Hi, I’m Dax Shepard, and I love talking to people. I am endlessly fascinated by the messiness of being human, and I find people who are vulnerable and honest about their struggles and shortcomings to be incredibly sexy. I invite you to join me as I explore other people’s stories. We will celebrate, above all, the challenges and setbacks that ultimately lead to growth and betterment. What qualifies me for such an endeavor? More than a decade of sobriety, a degree in Anthropology and four years of improv training. I will attempt to discover human “truths” without any laboratory work, clinical trials or data collection. I will be, in the great tradition of 16th-century scientists, an Armchair Expert.
A lively linguistic exploration of the speech habits we love to hate—and why our “like”s and “literally”s actually make us better communicators
Paranoid about the “ums” and “uhs” that pepper your presentations? Concerned that people notice your vocal fry? Bewildered by “hella” or the meteoric rise of “so”? What if these features of our speech weren’t a sign of cultural and linguistic degeneration, but rather, some of the most dynamic and revolutionary tools at our disposal? […Learn More]
Today there are two Americas, separate and unequal, one educated and one not. And these two tribes—the resentful “non-college” crowd and their diploma-bearing yet increasingly disillusioned adversaries—seem on the brink of a civil war. The strongest determinant of whether a voter was likely to support Donald Trump in 2016 was whether or not they attended college, and the degree of loathing they reported feeling toward the so-called “knowledge economy” of clustered, educated elites. […Learn More]
For the first time in millennia, we have the opportunity to transform not only our food system but our entire relationship to the living world.
Farming is the world’s greatest cause of environmental destruction—and the one we are least prepared to talk about. We criticize urban sprawl, but farming sprawls across thirty times as much land. We have plowed, fenced, and grazed great tracts of the planet, felling forests, killing wildlife, and poisoning rivers and oceans to feed ourselves. Yet millions still go hungry and the price of food is rising faster than ever. […Learn More]
Bringing his cosmic perspective to civilization on Earth, Neil deGrasse Tyson shines new light on the crucial fault lines of our time—war, politics, religion, truth, beauty, gender, and race—in a way that stimulates a deeper sense of unity for us all. […Learn More]
From the author of The Emperor of All Maladies, winner of the Pulitzer Prize, and The Gene, a #1 New York Times bestseller, comes his most spectacular book yet, an exploration of medicine and our radical new ability to manipulate cells. Rich with Mukherjee’s revelatory and exhilarating stories of scientists, doctors, and the patients whose lives may be saved by their work, The Song of the Cell is the third book in this extraordinary writer’s exploration of what it means to be human. […Learn More]
Jamie Fiore Higgins became one of the few women at the highest ranks of Goldman Sachs. Spurred on by the obligation she felt to her working-class immigrant family, she rose through the ranks and saw it all: out-of-control, lavish parties flowing with never-ending drinks; affairs flouted in the office; rampant drug use; and most pervasively, a discriminatory culture that seemed designed to hold back the few women and people of color employed at the company. […Learn More]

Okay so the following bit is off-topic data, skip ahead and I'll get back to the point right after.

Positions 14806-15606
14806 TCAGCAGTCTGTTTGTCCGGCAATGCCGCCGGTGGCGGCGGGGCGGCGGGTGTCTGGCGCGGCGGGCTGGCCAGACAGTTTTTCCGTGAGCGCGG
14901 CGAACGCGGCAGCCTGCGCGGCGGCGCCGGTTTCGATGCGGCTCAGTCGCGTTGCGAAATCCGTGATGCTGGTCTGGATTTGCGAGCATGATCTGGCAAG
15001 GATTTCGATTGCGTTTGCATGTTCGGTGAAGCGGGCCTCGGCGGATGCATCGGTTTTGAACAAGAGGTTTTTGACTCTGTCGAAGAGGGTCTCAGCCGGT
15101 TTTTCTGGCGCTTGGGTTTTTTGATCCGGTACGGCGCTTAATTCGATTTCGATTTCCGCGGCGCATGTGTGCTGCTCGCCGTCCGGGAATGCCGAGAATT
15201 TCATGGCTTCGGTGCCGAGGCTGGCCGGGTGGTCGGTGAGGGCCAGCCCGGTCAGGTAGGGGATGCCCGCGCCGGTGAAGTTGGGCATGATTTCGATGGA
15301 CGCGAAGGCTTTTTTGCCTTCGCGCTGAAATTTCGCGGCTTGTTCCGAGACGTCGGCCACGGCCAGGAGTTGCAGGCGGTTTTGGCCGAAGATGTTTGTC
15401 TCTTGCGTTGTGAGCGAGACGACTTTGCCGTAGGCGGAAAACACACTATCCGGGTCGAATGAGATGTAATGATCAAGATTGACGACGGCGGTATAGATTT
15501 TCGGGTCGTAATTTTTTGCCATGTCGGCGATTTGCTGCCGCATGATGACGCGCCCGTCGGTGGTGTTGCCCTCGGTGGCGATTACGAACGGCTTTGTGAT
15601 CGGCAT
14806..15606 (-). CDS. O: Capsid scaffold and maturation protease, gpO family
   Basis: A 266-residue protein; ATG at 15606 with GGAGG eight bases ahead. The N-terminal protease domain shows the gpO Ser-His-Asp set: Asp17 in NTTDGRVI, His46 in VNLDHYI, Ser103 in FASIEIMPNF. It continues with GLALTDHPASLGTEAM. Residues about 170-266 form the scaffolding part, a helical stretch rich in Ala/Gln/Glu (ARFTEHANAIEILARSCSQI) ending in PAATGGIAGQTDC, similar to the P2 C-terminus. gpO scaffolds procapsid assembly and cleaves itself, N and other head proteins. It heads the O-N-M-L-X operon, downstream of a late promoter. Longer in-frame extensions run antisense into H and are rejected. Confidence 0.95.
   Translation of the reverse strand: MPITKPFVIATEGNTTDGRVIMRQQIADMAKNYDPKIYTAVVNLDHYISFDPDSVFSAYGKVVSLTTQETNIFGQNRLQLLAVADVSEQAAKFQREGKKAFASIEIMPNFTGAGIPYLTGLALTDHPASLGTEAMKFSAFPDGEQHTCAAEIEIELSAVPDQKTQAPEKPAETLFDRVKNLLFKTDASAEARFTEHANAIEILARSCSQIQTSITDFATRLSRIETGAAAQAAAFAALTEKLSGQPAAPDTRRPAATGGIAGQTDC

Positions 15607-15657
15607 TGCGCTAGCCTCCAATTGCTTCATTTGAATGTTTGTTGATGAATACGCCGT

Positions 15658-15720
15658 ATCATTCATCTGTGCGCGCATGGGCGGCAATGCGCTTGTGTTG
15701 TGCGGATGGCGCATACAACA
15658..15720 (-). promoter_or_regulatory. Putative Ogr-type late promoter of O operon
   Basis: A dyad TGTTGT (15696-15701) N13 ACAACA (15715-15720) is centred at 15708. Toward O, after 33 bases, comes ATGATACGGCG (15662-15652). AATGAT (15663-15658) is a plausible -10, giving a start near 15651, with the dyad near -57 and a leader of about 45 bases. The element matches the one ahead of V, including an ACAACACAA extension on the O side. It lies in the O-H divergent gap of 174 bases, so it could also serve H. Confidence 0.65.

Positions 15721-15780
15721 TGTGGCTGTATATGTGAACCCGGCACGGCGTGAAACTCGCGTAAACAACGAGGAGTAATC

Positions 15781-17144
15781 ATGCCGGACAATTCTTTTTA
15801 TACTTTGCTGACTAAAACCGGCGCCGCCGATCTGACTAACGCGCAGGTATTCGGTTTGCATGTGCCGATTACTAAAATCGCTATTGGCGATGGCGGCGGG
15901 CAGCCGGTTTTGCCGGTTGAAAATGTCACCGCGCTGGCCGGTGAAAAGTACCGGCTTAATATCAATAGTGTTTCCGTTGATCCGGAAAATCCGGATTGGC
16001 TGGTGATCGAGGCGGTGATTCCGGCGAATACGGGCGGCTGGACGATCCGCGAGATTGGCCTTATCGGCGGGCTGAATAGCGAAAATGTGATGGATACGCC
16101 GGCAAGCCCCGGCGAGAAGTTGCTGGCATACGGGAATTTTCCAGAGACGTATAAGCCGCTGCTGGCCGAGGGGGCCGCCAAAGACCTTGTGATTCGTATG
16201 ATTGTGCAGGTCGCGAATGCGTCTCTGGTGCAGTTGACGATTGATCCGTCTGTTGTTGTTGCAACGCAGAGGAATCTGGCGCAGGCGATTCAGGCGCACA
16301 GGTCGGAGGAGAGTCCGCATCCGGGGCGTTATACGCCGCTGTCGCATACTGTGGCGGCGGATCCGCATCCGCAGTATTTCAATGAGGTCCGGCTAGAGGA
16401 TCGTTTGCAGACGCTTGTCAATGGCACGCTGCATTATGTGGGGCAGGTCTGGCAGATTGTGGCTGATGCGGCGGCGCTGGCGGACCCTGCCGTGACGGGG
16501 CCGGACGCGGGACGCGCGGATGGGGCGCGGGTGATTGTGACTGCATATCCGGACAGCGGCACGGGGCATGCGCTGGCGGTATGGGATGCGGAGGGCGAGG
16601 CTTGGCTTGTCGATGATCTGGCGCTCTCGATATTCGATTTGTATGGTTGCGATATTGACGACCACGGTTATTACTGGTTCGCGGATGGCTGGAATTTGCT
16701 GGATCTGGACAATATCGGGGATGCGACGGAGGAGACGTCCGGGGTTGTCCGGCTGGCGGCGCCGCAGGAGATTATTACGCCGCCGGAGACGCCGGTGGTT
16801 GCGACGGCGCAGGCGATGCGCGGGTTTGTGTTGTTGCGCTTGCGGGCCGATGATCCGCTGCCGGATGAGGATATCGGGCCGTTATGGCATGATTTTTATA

In An Immense World, Ed Yong coaxes us beyond the confines of our own senses, allowing us to perceive the skeins of scent, waves of electromagnetism, and pulses of pressure that surround us. We encounter beetles that are drawn to fires, turtles that can track the Earth’s magnetic fields, fish that fill rivers with electrical messages, and even humans who wield sonar like bats. We discover that a crocodile’s scaly face is as sensitive as a lover’s fingertips, that the eyes of a giant squid evolved to see sparkling whales, that plants thrum with the inaudible songs of courting bugs, and that even simple scallops have complex vision. […Learn More]
We humans are the inheritors of a dynasty that has reigned over the planet for nearly 66 million years, through fiery cataclysm and ice ages: the mammals. Our lineage includes saber-toothed tigers, woolly mammoths, armadillos the size of a car, cave bears three times the weight of a grizzly, clever scurriers that outlasted Tyrannosaurus rex, and even other types of humans, like Neanderthals. Indeed humankind and many of the beloved fellow mammals we share the planet with today—lions, whales, dogs—represent only the few survivors of a sprawling and astonishing family tree that has been pruned by time and mass extinctions. How did we get here? […Learn More]
An “absorbing, provocative, and far-reaching” (Kirkus Reviews, starred review) look at what power is, who gets it, and what happens when they do, based on over 500 interviews with those who (temporarily, at least) have had the upper hand—from the creator of the Power Corrupts podcast and Washington Post columnist Brian Klaas. […Learn More]